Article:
Some of the most prized books among bibliophiles are the thick leather-bound volumes from the world’s best authors like Shakespeare, Rumi and Sun Tzu. Leather books are made to look good and to last for generations, which is why most family Bibles are often leather-bound. Caring for these books requires more attention than the typical novel as leather needs maintenance to last without serious deterioration. The most infamous book deterioration is called “red rot,” a condition that leaves the leather delicate and crumbling into particles that come off on the hands like red dust.
Wash and dry your hands thoroughly.
Dust the book thoroughly using either a vacuum with brush attachment or a soft toothbrush. Clamp the book closed in your hands and firmly hold the book with the spine facing the ceiling. Use either a vacuum’s brush attachment or a soft toothbrush to gently remove dust and particles from the book. Move first along the spine, then in downward motions along the front panel, back panel and page edges.
Wipe the leather panels with a soft cotton or microfiber dusting cloth. Use the same motions to wipe down the book as you did dusting it: across the spine, downward along the panels and page edges.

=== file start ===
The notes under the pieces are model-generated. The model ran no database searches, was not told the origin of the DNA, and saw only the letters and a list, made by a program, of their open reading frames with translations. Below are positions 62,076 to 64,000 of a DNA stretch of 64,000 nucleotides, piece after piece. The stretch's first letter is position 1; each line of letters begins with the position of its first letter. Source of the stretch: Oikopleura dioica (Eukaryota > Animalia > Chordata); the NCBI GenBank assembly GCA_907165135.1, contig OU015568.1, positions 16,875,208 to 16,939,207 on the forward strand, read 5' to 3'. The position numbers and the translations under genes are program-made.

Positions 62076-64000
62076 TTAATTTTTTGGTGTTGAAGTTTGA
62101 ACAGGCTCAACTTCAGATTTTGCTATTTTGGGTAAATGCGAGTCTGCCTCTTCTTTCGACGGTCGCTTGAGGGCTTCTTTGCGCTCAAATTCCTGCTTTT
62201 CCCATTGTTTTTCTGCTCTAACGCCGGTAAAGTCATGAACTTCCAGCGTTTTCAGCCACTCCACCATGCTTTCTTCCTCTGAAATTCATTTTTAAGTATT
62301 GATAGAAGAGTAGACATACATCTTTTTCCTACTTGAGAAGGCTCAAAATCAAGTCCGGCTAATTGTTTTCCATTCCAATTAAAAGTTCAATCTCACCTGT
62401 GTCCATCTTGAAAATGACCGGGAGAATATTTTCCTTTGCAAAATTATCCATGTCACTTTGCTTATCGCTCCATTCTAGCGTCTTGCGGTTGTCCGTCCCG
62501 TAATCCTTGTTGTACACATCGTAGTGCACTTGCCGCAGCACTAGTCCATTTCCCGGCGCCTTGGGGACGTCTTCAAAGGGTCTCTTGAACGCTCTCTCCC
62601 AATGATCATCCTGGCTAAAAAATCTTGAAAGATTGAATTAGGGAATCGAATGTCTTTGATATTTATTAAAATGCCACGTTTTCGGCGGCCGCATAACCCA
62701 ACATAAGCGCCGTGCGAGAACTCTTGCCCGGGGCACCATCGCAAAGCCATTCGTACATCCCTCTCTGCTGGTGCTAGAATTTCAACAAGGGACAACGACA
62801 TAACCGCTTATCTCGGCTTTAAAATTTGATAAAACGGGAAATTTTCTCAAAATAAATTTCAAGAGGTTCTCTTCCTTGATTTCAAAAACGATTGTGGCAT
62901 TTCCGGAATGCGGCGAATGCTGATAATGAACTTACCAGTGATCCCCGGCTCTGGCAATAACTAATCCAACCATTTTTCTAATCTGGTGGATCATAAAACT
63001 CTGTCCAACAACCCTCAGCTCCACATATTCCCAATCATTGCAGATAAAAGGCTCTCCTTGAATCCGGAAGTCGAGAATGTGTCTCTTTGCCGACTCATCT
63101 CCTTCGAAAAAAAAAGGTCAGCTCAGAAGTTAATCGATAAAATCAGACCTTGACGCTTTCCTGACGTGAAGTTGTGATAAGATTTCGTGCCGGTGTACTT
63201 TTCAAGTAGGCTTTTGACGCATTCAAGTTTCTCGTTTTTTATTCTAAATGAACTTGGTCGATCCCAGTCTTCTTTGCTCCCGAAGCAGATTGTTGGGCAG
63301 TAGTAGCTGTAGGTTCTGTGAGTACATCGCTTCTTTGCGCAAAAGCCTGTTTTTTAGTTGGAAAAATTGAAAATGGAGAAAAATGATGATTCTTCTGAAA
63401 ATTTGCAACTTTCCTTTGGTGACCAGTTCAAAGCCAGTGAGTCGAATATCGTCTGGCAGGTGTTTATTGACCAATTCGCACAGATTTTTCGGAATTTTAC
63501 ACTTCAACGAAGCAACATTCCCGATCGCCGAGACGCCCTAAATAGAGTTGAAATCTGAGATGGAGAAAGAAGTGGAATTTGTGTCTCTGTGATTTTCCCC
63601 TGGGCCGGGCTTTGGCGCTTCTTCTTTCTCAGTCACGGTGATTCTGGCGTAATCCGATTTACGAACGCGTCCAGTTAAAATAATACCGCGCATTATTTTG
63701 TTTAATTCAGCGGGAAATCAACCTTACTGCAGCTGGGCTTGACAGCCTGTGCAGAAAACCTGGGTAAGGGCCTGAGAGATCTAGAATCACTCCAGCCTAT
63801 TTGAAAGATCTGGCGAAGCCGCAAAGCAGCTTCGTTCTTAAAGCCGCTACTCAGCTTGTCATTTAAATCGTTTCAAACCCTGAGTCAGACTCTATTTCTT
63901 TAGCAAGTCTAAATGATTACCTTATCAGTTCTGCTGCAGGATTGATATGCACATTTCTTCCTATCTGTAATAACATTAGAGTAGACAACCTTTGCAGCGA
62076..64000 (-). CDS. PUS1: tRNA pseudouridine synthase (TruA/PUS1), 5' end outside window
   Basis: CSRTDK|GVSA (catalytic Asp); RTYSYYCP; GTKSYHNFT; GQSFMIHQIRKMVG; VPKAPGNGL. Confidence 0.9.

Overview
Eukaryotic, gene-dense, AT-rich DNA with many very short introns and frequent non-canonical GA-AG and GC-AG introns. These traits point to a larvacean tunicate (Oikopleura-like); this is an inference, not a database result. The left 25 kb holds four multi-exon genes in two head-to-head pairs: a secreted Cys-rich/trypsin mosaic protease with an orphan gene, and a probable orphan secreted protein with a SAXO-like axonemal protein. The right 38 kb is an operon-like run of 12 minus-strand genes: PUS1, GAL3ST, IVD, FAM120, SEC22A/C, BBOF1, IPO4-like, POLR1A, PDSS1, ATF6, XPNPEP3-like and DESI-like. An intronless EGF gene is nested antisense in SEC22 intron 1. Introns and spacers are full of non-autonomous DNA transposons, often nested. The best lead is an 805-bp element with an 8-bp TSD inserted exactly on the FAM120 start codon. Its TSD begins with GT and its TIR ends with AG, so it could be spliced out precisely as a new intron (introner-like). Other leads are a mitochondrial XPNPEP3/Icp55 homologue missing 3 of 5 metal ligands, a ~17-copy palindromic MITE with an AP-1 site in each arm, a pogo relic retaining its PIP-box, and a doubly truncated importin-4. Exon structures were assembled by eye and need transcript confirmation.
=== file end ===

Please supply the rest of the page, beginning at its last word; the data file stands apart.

Apply a bit of saddle soap sparingly to a particularly dirty leather book with a soft cotton dusting cloth. Gently massage the soap into all of the leather in small circular motions.
Carefully wipe the leather book clean of any excess saddle soap or dust before storing it in a cool area away from direct sunlight.
Always store your leather-bound books in cool, medium-humidity areas away from direct sunlight to preserve the leather. Always wash your hands before handing leather-bound tomes.
Do not use oil on your leather books: The Library of Congress recommends against it because it can do more harm than good if not expertly applied.